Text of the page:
Biden began his more than 40 years in public service as a county council member in Delaware, then spent more than three decades as a U.S. senator, where he served until becoming vice president in 2008.
“In his career-long work in government, his consummate dedication to public service and his finely-honed capacity to craft landmark bipartisan legislation, Joe Biden has improved the lives of countless fellow Americans and people around the world,” says Penn President Amy Gutmann. “From shaping U.S. foreign policy to creating laws that protect civil liberties and prevent crime, Joe Biden has earned enormous respect and admiration at home and abroad as a major force for making our nation a better country. He is the perfect choice to address the 257th class of Penn graduates as we prepare to launch our wonderful students into the world.”
Biden advises President Obama on national and international issues and, as vice president, has fought to raise the living standards of middle-class Americans across the country, played a lead role in ending the war in Iraq responsibly, led a task force to develop a comprehensive plan to reduce gun violence, and worked with Congress to help avert the “fiscal cliff” in 2012.
Other honorary-degree recipients include:
• Kwame Anthony Appiah, a Princeton University professor, and a widely published philosopher and cultural theorist whose work on race, identity, politics, and moral philosophy has helped change our understanding of human behavior.
• Michelle Bachelet, the under-secretary-general and executive director of UN Women, the world’s first high-profile international agency dedicated to advancing women’s empowerment and gender equality. A former president of Chile, Bachelet has led UN Women since its creation in 2010.
• Ursula Burns, chairman and chief executive officer of Xerox Corporation and the first African-American woman to lead a Fortune 500 corporation.
• Ngozi Okonjo-Iweala, Nigeria’s coordinating minister for the economy and minister of finance, and a renowned development economist and economic reformer. She’s a former managing director of the World Bank.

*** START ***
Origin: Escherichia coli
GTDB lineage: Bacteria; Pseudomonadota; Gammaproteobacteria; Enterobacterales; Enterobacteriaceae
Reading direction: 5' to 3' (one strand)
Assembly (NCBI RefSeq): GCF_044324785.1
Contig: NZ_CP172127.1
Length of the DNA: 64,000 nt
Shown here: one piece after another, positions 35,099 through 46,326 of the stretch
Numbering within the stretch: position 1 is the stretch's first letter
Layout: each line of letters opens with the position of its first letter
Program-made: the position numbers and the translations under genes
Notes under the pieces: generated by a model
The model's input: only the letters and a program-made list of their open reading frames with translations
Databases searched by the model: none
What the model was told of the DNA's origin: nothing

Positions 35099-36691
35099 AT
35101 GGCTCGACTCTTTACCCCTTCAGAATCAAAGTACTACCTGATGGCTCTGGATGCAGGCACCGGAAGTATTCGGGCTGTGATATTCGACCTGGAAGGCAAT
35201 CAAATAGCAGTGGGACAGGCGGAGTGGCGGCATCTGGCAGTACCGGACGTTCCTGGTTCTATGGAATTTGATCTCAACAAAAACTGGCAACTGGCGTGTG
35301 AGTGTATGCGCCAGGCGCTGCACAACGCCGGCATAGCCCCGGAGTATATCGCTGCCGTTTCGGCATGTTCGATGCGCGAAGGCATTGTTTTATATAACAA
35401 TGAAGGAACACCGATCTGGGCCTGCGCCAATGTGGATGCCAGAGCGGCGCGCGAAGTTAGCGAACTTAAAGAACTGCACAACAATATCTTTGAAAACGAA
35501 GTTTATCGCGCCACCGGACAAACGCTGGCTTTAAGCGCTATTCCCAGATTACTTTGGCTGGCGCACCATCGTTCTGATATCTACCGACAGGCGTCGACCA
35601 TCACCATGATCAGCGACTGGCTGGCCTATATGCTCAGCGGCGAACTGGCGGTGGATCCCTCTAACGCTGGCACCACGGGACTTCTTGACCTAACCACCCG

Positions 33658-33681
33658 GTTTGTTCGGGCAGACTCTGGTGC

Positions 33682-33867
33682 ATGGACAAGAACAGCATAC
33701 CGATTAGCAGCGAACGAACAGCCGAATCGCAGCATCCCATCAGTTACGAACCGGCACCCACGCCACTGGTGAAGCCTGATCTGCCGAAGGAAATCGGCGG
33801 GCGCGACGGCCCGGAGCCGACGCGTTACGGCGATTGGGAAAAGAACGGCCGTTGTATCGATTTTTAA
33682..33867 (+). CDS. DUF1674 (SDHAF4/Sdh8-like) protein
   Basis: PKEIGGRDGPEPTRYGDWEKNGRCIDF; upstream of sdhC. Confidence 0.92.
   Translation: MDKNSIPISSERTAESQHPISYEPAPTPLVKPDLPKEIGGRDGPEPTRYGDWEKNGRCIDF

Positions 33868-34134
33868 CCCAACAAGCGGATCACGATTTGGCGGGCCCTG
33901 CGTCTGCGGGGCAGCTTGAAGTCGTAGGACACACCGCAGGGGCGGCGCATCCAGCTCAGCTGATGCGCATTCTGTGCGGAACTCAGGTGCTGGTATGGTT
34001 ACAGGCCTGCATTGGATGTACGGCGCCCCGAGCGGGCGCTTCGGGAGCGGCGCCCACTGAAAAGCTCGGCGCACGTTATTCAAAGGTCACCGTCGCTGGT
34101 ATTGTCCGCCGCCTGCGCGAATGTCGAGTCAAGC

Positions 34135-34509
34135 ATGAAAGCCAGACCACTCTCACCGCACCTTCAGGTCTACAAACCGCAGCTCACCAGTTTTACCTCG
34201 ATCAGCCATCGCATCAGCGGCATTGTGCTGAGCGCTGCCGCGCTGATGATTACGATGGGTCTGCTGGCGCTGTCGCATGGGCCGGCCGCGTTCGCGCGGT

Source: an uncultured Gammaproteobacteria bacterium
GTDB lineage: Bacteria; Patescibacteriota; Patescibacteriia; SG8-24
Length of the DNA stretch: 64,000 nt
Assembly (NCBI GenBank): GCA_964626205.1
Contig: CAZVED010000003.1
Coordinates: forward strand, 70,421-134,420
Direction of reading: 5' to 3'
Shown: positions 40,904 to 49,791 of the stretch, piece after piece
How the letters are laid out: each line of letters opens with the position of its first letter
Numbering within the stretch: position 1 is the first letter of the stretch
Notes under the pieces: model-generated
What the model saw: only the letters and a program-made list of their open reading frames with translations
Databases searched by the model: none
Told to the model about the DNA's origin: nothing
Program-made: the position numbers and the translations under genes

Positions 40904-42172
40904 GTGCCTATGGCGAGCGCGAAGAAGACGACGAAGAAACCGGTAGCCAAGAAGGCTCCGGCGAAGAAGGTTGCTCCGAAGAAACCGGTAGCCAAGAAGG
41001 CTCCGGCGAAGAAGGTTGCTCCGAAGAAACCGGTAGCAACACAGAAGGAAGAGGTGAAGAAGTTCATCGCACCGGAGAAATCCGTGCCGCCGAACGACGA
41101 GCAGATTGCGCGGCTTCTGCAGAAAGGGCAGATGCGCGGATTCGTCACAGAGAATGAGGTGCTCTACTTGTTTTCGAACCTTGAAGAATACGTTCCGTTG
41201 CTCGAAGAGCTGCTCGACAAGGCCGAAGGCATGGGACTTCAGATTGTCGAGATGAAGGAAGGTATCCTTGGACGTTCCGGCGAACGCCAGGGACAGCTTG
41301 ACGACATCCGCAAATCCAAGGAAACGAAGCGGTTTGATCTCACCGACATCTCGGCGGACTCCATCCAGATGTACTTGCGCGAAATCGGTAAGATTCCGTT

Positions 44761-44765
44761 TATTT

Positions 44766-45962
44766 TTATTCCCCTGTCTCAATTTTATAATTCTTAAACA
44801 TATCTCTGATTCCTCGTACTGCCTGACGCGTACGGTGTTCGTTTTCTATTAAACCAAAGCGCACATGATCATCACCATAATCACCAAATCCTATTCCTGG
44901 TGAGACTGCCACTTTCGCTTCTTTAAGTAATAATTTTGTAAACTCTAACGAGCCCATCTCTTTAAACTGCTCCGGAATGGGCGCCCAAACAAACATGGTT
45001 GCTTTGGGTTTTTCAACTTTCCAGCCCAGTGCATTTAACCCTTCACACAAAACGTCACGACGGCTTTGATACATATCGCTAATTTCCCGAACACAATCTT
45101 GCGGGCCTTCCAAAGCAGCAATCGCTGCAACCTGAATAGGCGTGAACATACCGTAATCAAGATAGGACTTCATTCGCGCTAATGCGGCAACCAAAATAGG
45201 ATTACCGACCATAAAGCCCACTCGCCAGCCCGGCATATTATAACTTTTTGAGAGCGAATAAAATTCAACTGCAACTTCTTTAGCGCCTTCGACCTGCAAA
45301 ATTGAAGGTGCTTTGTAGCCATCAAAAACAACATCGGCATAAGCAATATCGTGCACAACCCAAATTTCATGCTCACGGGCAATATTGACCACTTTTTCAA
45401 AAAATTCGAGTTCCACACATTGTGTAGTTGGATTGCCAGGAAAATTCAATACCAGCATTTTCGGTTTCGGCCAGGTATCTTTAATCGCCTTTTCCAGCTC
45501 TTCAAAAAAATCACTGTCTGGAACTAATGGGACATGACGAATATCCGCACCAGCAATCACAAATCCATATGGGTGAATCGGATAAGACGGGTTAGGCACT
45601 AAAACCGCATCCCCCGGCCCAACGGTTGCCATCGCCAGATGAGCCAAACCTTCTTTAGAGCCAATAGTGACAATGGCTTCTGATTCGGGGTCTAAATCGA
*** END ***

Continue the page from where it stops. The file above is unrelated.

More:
• Samuel H. Preston, a Penn professor of sociology, is one of the world’s foremost demographers. He has held numerous University leadership roles, including dean of the School of Arts & Sciences from 1998 to 2004, departmental chair, director of the Population Studies Center, and director of the Population Aging Research Center.
• Ellen Mosley-Thompson and Lonnie G. Thompson are preeminent experts on ice core analysis who used ice cores collected from glaciers on six continents during more than 40 years to reconstruct a detailed history of Earth’s climate changes during several millennia.
• James Edward West is a path-breaking electrical engineer whose co-invention of the electret microphone revolutionized the telephone and recording industries in the 20th century.
NOTE: Due to heightened security at Penn’s Commencement ceremony, the gates to Franklin Field will open at 7 a.m., and it is recommended that attendees plan on arriving as early as possible. Every guest will be required to go through airport-style magnetometers, and certain items will be prohibited from Franklin Field, including but not limited to, oversized bags, bottles, tripods, and umbrellas.
Additional information about commencement is available at the Penn Commencement website.
Originally published on March 14, 2013